Tags: Crestwood News, Web Exclusive
December 11, 2013 - Crestwood's municipal code now aligns with City Administrator Mark Sime's decision to eliminate the city's animal-control position.
The Board of Aldermen voted 7-1 Nov. 26 to approve the second reading of an ordinance repealing Chapter 6 of the city's municipal code, which required the animal-control position, and replacing it with new language that aligns to St. Louis County's criteria for animal control.
Ward 4 Alderman Dan Tennessen was opposed, though he said he respected Sime's "efforts for efficiency and savings."
"I voted 'no' the first round, and I still don't see when I look through the text (of the amendment) what I'd call a clear inclusion of our volunteer base and the foundation has been operating quite a while," Tennessen said. "I feel like this change, which really is a $30,000 savings ultimately is not a duplication of the county and it's damaging the good will of many of our residents."
When the board conducted its first reading of the ordinance, Sime said the update makes it easier for animal-rescue organizations to exist within the city because it allows for more than four animals. The current code only allowed four animals per household.
Resident Madonna Laws-Lowell told the board not just animal control but every department within the city is "redundant with St. Louis County."
"I contend that the argument to get rid of animal control is invalid because that argument can be made with every single department in the entire city," she said.
The city, according to Laws-Lowell, is "giving up an entire personalized service for what amounts to a tiny, insignificant increase that barely moves the needle."
Ward 1 Alderman Richard Breeding said he had not received any emails or phone calls regarding the issue.
"If it was that tragic I think I would get more phone calls and more emails about what we're doing here," he said.
Mayor Jeff Schlink said he received two negative comments regarding eliminating the animal control position, while Ward 1 Alderman Darryl Wallach said he received one negative email.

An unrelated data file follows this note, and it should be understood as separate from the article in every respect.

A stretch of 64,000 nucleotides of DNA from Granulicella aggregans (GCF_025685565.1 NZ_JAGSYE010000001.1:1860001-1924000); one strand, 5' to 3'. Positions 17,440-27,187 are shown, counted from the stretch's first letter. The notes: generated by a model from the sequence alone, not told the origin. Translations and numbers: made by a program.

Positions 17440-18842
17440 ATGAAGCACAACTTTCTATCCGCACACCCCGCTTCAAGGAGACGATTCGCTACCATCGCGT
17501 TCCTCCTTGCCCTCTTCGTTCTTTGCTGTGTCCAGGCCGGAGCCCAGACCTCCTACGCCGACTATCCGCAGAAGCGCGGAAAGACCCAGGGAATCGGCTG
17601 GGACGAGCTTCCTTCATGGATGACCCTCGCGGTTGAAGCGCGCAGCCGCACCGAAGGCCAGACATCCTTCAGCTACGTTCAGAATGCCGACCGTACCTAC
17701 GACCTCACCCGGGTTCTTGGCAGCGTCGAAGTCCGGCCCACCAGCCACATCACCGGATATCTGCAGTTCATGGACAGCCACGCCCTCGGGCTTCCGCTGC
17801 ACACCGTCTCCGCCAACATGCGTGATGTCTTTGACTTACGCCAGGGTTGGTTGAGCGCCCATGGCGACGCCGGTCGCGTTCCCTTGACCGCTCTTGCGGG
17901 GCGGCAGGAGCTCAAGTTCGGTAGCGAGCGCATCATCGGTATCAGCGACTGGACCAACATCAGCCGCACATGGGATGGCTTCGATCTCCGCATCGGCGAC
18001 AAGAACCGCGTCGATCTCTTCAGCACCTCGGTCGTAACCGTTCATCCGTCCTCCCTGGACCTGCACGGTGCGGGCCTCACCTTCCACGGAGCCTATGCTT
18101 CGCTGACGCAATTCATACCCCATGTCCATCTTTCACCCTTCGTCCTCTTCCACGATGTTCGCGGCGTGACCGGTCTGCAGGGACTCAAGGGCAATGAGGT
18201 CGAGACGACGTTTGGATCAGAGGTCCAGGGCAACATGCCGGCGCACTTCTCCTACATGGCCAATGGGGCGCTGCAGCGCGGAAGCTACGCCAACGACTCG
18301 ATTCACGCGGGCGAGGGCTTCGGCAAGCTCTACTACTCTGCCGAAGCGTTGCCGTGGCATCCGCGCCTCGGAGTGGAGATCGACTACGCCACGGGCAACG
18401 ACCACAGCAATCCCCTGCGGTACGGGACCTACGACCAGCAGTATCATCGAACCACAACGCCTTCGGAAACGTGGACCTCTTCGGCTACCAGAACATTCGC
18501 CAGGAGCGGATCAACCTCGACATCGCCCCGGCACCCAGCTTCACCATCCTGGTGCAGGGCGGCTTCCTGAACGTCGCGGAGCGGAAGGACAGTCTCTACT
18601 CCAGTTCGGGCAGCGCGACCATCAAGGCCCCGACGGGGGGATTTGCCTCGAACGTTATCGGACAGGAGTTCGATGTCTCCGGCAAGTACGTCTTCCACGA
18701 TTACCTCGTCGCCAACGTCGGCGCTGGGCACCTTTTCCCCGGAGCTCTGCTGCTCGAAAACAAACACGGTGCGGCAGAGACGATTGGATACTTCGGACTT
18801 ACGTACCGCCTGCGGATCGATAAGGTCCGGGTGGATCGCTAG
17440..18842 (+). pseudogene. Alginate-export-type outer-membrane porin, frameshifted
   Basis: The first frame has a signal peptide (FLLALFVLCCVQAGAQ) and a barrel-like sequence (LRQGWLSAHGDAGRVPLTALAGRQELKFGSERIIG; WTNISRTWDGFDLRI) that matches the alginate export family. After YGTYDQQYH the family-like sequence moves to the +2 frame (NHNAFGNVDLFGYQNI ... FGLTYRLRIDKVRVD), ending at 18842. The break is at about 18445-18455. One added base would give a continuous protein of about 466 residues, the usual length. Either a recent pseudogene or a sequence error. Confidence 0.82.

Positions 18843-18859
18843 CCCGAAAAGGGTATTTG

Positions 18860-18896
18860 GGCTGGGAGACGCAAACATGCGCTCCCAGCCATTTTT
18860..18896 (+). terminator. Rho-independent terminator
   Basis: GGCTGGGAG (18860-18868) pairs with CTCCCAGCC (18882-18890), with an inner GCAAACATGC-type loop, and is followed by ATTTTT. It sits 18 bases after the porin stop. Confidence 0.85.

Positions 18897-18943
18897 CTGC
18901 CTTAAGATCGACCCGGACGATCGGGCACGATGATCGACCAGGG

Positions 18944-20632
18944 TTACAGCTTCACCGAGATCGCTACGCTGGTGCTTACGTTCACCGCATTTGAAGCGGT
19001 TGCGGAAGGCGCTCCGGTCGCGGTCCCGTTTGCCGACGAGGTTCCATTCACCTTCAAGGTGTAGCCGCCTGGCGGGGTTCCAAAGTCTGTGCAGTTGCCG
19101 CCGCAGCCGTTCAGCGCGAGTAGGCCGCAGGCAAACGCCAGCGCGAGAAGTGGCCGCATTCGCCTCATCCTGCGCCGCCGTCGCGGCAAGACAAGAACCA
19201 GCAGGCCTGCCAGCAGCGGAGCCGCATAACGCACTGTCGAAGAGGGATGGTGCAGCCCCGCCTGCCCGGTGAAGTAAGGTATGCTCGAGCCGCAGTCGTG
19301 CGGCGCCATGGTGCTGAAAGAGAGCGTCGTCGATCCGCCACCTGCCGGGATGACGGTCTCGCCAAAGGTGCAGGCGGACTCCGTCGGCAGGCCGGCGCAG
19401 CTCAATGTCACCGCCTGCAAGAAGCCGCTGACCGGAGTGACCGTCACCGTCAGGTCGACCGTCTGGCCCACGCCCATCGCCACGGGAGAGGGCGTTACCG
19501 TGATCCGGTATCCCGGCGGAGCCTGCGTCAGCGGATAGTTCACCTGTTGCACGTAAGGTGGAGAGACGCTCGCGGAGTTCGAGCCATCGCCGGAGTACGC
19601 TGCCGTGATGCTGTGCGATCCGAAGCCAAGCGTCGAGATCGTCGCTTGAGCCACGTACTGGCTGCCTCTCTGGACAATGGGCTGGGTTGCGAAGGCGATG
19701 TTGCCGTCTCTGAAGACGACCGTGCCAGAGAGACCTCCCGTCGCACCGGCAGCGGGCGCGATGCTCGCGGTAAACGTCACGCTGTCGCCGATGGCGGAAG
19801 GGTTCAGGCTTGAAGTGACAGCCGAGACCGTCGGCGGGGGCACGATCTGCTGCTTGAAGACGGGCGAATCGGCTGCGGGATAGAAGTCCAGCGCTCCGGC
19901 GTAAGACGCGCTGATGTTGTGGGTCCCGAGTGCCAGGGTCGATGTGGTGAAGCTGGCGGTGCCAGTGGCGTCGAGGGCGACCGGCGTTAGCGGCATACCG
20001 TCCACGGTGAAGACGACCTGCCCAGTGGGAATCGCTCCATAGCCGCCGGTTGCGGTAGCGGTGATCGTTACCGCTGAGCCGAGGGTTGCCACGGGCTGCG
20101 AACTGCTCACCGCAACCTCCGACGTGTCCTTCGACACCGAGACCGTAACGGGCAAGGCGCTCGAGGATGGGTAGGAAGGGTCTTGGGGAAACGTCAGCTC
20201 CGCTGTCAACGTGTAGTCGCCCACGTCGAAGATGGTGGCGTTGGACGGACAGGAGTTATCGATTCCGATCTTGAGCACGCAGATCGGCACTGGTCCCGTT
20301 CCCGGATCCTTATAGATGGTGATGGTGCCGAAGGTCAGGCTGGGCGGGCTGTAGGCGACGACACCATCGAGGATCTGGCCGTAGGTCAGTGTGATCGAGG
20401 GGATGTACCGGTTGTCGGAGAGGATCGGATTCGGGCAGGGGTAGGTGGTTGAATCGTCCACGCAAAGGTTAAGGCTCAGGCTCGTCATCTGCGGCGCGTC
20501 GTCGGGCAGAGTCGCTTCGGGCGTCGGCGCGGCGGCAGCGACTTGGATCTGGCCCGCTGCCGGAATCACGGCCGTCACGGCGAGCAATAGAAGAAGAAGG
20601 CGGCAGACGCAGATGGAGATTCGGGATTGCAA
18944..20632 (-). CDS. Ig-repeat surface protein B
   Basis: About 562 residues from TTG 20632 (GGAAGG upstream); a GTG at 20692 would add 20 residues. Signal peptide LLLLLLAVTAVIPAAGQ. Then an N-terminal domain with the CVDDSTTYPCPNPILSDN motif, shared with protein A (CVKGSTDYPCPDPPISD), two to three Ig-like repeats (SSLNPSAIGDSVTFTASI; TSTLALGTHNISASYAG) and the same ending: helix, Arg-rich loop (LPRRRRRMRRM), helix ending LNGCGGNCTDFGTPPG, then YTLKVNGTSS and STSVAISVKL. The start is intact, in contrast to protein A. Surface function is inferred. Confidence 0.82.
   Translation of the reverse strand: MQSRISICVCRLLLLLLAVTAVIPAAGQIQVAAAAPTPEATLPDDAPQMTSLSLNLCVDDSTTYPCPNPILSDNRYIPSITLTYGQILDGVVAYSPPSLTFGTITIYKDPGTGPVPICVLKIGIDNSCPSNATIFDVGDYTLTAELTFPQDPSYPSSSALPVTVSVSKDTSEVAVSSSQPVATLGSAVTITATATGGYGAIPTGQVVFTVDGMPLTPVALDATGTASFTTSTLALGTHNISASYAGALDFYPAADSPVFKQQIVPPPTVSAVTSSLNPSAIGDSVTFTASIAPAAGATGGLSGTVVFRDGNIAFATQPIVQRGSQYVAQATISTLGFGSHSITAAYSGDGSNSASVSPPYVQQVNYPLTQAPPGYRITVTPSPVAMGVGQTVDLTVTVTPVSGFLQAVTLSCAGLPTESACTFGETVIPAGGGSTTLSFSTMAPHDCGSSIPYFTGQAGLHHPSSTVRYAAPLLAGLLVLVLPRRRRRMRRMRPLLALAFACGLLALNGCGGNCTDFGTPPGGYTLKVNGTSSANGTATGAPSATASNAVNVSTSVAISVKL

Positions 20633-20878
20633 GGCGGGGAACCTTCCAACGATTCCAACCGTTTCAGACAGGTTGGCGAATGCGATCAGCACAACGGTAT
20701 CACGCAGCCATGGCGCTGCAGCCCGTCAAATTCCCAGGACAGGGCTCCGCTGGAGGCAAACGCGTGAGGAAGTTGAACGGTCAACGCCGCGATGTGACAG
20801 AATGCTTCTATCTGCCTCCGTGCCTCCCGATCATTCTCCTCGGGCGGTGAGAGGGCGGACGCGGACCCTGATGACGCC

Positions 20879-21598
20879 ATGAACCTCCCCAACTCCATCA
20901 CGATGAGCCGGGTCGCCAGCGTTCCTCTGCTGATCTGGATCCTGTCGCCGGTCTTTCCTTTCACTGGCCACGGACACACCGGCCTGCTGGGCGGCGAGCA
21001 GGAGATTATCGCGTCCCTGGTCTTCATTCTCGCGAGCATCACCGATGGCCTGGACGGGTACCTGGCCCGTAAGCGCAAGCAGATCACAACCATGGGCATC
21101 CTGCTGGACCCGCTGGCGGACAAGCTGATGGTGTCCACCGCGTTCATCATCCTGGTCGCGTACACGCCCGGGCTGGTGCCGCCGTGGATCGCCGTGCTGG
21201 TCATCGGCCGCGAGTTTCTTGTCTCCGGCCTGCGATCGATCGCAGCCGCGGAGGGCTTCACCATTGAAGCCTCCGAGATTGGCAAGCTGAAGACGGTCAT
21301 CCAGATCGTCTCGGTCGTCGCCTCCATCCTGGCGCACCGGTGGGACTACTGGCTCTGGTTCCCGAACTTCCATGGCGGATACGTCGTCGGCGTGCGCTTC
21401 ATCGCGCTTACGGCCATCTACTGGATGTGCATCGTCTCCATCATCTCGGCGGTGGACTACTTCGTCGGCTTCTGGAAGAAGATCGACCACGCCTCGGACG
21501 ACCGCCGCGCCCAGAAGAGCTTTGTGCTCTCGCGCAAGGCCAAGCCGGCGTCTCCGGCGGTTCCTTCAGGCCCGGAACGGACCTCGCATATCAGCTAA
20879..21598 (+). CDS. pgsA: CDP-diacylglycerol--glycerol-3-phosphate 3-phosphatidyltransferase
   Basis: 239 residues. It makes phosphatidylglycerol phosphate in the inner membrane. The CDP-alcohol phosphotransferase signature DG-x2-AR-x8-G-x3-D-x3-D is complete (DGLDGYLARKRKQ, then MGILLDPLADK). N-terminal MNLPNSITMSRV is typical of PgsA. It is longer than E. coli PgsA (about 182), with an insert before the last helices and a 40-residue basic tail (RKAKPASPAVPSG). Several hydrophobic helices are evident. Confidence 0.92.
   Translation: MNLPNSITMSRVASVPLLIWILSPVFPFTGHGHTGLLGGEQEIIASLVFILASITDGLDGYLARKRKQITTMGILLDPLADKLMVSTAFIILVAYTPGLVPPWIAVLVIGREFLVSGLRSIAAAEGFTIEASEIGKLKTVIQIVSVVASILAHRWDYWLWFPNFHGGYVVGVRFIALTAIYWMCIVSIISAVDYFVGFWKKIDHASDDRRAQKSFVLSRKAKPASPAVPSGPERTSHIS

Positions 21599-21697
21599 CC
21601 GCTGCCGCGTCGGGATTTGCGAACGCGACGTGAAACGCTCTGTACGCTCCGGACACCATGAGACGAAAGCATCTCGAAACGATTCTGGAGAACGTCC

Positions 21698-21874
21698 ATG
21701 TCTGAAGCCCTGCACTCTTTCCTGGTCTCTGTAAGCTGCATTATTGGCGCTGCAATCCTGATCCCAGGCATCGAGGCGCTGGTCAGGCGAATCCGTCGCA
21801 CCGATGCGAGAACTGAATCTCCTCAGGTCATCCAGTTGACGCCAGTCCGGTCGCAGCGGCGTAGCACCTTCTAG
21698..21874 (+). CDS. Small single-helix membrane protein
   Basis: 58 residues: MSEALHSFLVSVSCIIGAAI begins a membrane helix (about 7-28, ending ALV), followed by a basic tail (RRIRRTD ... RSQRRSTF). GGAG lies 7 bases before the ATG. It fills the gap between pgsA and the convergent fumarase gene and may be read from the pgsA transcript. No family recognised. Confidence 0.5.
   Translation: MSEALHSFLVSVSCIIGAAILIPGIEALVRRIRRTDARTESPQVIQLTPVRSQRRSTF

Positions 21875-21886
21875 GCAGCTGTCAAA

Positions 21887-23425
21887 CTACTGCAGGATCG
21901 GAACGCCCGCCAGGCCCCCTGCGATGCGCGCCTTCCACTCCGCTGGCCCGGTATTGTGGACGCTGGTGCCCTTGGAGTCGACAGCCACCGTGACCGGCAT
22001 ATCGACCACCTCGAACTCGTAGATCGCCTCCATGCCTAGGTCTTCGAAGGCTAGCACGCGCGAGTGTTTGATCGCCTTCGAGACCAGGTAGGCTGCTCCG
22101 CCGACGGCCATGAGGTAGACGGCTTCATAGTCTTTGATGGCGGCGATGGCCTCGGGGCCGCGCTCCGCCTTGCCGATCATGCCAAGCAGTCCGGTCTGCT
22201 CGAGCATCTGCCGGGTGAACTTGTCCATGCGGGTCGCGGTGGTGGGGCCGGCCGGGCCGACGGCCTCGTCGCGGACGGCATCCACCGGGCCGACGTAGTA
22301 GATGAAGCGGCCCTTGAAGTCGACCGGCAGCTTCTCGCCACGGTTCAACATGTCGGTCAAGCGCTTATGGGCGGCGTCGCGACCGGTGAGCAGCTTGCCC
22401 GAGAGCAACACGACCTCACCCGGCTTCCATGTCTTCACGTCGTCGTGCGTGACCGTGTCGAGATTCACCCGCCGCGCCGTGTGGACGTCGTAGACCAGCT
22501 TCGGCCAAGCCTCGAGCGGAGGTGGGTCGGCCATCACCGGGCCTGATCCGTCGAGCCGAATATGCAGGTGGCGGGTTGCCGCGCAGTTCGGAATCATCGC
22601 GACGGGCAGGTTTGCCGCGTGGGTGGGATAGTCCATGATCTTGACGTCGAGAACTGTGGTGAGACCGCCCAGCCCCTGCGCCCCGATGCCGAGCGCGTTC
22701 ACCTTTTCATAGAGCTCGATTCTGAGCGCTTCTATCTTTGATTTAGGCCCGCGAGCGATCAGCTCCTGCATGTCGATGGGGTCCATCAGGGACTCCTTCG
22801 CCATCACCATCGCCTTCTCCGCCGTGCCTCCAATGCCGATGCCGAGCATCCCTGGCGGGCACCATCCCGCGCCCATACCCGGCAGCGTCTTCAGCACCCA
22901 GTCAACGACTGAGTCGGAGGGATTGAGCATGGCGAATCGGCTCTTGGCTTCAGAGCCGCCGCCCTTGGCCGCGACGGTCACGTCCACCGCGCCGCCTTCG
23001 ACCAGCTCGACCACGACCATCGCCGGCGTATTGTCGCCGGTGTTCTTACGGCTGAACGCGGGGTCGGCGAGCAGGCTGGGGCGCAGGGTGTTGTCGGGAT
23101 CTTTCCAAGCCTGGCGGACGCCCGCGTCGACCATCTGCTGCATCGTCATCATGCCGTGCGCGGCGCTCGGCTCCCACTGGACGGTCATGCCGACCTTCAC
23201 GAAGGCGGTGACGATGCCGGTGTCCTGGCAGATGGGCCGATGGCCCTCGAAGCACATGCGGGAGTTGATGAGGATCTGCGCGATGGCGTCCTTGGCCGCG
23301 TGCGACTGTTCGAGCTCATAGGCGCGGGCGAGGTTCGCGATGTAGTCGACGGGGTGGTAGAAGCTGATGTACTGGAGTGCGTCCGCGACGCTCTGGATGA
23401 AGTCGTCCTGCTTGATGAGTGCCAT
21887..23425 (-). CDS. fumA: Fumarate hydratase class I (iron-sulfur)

Schlink said he met with the animal rescue group Friends of Animal Control Nov. 19 in what was an "extremely positive" meeting.
"There was no discussion on the removal of the animal control officer. The entire discussion focused solely on them running, or having the ability to continuing to run, the organization out of that facility," Schlink said.
Laws-Lowell also told the board that unelected staff members should not determine the services residents receive.
"My suggestion is that you abandon the current amendment as proposed and instead modify the Charter to give yourselves back the authority to make these types of decisions," she said.
Ward 2 Alderman Mary Stadter made a motion to amend the City Charter, proposing to give the board authority to vote "any time a service provided by the city is being eliminated." Tennessen seconded Stadter's motion.
However, City Attorney Lisa Stump suggested the city not recognize Stadter's motion and instead put the item on the board's next agenda.
Stadter said the intent is for the board to have discussion and the ability to vote "anytime an entire service that we are currently offering our citizens is eliminated."
"When I'm making this motion, it's not necessarily about animal control. We may decide as a group that we're not getting a huge public outcry; It's maybe not that big of a deal," she said. "My concern is if we have a problem in public works and Mr. Sime needs to remove an employee, the department or the service doesn't go away. My concern is any time an entire service is lost from the city, I think as a board it's our responsibility to at least way in on that and not put it all on his shoulders to make that decision."